We are afraid.

Fear of failure is so great that it holds our hearts hostage and prevents us from taking a bold step forward. It blinds us from seeing the other end of the rainbow and what potentially might be the Leprechaun’s gold. But that’s not how it is supposed to be.

High risks are often associated with high rewards. This is evident both in investing and in our daily lives. Investing in riskier financial products such as forex and equities will always reap more returns than investing in bonds or fixed deposits – that’s a fact. Climbing that unknown treacherous path alone to the top of the mountain might reward with you with a view that will take your breath away – but you’ll never know till you take the first step up.


The point is, the path to success can be lonely. You’ll be faced with many setbacks, many people who put you down, many people who think that you wouldn’t succeed. There will be times when you feel like giving up, feel like everything you are doing is not worth the effort. But remember that in life, you are not doing it for others, you are doing everything for yourself. Only you will care the most about yourself. Only you will know what you truly need. Ignore the naysayers and dare to fail. Have the courage to soldier on and fight every battle one at a time. It takes time but as long as you don’t give up, you’ll reach there eventually. Only when you start learning how to fail, you’ll start to succeed.

I am afraid to fail but i’m MORE afraid of not being able to succeed. 

Jeju Island in 5 days

Just began my exchange trip to Seoul, South Korea! Hence, my friends and I decided to take a short trip to Jeju Island – an island south of South Korea! We spent 3 days there but I decided to spend 2 extra days by myself to go for a short dive trip! Here is a summary video for the places that we have went:

And here is another one for my first ever solo dive trip at Seogwipo, Jeju Island!

: 17 Aug 16 (Wed) – 21 Aug 16 (Sun)

Flight details:

T’way, 17 Aug 1300hrs – 1415hrs

T’way, 21 Aug 1800hrs – 1915hrs

S$184.60 per person (everyone else’s was around S$155, mine was slightly pricer due to the different return flight)


International Hotel Jeju, 70500 won per person x 6 for two rooms for 3 nights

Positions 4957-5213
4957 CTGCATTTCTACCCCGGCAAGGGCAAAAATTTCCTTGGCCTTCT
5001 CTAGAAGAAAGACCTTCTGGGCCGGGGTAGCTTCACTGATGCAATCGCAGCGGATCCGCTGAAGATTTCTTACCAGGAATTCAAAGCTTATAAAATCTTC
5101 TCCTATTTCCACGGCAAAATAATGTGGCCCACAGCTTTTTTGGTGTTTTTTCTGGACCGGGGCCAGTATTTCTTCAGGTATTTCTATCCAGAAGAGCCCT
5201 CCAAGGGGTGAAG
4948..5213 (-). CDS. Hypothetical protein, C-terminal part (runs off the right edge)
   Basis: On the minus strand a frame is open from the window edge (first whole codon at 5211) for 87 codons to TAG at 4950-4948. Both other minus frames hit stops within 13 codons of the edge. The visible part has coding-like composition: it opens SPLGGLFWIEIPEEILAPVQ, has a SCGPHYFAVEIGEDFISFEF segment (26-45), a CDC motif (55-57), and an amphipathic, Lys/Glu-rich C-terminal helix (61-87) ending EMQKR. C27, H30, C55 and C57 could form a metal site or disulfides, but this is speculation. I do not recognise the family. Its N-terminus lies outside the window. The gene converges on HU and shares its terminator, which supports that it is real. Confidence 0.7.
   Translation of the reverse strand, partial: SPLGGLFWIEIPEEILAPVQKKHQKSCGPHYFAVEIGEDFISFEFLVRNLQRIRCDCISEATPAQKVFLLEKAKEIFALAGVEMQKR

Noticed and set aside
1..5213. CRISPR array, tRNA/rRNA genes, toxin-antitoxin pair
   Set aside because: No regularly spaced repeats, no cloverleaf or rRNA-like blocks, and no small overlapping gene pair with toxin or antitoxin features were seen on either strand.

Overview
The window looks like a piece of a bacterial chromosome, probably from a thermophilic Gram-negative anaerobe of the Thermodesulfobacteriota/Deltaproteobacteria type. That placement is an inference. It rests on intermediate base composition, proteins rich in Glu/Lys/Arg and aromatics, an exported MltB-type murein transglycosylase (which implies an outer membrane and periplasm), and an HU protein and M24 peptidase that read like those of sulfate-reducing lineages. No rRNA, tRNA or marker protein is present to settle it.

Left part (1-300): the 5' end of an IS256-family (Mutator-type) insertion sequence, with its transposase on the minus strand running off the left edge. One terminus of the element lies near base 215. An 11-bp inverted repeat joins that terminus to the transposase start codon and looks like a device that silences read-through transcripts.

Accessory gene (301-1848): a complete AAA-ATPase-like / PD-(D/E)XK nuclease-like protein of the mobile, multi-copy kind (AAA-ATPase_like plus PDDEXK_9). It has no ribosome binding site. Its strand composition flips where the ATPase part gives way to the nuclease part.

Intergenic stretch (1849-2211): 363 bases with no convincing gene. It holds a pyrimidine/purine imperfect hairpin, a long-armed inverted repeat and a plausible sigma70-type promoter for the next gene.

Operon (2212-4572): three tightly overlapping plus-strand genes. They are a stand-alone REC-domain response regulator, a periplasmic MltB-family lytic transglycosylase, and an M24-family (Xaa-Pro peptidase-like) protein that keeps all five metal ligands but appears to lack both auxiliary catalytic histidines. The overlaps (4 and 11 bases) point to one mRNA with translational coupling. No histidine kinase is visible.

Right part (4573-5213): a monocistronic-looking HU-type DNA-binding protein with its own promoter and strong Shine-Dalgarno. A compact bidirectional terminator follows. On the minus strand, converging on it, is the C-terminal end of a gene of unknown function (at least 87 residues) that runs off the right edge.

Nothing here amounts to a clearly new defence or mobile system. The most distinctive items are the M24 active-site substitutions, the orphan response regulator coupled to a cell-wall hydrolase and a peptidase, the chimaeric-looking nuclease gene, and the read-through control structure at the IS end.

Sixt, Kia Carens

S$52.20 per person x 6

Day 1 (Wed)

We took a late evening flight to Jeju Island, hence by the time we reach Jeju, it is already nightfall and we didn’t do much today.

But Zzzzzzzz.

Day 2 (Thurs)

First item on our list is to collect our rental car near Jeju International Airport. There was a shuttle bus that brought us to the car rental shop to collect our car. For rental of cars in Jeju you would require a few items 1) Your Singapore driving license with at least 2 years of experience 2) International Driving Permit 3) Passport 4) Credit card for deposit

(2) and (3) applies to all drivers that will be taking the wheel.

First proper stop that we went to was Jeju Gogi-Guksu Noodle Street. It is famous for its Pork Ramen. Hearsay its pork broth is simmered for at least 12 hours and it is highly recommended by the Jeju government. Well it certainly didn’t disappoint!

Jeju Gogi-Guksu Noodle Street

Address: 29 Samseong-ro, Jeju-si, Jeju-do

GPS number entry: 727-7056

Next, we headed to Hyeopjae Beach. I’m a fan of natural sights, so beaches, mountains, forests and any natural formations will attract me. The black rocks here look real pretty and it is featured in 00:49 of the first video! So check it out!

Hyeopjae Beach

Hyeopjae Beach                                                                                      

Address: 329-10, Hallim-ro, Jeju-si, Jeju-do (Near Halim park)

GPS number entry: 728-7672

After which we went to explore Halim Park. This is one of the more famous tourist spots. It has a wide variety of flora and garden. Visitors can visit Palm Tree Road, Jeju Stone and Bonsai Garden. Also, they have a lot of statues such as those in 01:18 in the first video. Hearsay if you touch the nose of the statue, you will be blessed with a baby boy and if you touch the ears of the statue, you will be blessed with a baby girl.

If you want some kids, touch these!

Hallim Park

Address: 300, Hallim-ro, Hallim-eup, Jeju-si, Jeju-do

GPS number entry: 796-0001

Admission: 10,000 won

Operating hours: 830am – 7pm

Dinner was the famous Jeju Black Pork BBQ at Black Pork Street (01:53)! To be honest, I really can’t tell the difference between Jeju Black Pork and normal pork BBQ. So it was just a very satisfying Korean BBQ meal to me :p

Black Porks at Black Pork Street

Black Pork Street – Heuk-Dwaeji Street

Address: Gwandeong-ro 15(sibo)-gil, Jeju-si, Jeju-do

GPS number entry: 724-4050

Day 3 (Fri)

We started our day with Seogwipo 5-day market (02:09), a market that only opens 5 days every month. There are a few other 5-day markets in Jeju Island, and the opening dates are all staggered. For example, Seogwipo 5-day market is only opened on 4th, 9th, 19th, 24th and 29th of every month. It sells a variety of food and other typical stuff that you will usually find in a traditional market such as pails, and other more unusual stuff like old mixtapes that you can’t really find anymore in Singapore.

Seogwipo 5 day Market

Address: 142 Topyeongseo-ro11beon-gil, Seogwipo-si, Jeju-do, South Korea

GPS number entry: 763-0965